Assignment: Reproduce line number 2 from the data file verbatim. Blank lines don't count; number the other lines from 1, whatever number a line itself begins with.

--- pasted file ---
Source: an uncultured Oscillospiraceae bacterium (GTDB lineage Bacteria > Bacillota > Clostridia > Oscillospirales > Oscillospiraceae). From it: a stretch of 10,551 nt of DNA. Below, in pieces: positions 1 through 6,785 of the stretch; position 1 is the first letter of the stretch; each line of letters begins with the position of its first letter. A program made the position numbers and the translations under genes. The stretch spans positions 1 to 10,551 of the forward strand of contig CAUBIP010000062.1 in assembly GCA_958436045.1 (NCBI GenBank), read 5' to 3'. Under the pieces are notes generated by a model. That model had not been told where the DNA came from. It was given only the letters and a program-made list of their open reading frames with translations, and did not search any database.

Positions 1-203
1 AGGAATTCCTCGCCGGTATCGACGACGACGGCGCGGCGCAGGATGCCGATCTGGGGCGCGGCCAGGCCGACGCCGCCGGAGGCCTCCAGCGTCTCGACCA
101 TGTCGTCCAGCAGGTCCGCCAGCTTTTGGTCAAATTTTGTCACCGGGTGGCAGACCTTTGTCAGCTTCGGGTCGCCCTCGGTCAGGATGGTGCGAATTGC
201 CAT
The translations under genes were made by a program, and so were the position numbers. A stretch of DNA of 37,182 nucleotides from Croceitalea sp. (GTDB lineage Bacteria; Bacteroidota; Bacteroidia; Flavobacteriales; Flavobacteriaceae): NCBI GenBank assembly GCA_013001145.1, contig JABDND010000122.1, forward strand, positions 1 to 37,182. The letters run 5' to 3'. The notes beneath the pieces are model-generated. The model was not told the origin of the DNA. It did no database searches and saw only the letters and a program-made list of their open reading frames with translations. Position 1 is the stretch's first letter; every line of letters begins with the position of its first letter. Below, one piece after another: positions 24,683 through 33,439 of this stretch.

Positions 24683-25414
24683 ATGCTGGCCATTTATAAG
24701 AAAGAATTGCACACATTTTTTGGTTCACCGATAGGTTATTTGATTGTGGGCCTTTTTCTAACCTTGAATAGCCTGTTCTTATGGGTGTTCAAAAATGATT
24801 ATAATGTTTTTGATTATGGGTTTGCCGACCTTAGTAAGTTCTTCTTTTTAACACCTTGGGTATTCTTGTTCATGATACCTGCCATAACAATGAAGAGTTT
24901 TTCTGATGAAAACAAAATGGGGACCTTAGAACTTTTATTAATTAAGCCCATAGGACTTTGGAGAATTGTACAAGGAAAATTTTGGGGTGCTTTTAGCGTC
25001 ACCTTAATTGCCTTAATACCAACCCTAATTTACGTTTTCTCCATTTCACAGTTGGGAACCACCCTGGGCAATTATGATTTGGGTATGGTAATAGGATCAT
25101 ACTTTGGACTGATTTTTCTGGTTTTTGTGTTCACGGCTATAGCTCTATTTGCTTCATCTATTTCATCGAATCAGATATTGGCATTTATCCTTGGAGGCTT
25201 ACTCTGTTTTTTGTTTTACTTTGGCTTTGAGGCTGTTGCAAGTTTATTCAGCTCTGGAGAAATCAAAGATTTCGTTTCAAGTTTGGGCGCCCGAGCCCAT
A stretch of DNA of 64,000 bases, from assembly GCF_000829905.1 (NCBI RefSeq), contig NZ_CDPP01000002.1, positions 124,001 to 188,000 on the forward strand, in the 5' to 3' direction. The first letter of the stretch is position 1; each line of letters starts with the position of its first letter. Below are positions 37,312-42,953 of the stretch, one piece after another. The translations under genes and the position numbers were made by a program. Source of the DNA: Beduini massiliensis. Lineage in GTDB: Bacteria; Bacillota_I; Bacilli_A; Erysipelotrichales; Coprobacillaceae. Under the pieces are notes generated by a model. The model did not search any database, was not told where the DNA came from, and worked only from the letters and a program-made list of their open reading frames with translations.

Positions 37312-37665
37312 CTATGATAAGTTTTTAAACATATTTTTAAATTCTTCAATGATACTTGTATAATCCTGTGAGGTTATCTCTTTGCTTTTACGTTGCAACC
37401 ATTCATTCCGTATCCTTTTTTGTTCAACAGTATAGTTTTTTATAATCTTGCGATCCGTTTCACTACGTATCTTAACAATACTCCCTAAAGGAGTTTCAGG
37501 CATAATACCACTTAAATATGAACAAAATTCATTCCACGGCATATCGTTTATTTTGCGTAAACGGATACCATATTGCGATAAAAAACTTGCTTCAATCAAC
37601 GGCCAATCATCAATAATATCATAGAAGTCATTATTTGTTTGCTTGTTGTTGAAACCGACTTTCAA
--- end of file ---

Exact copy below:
Positions 1-203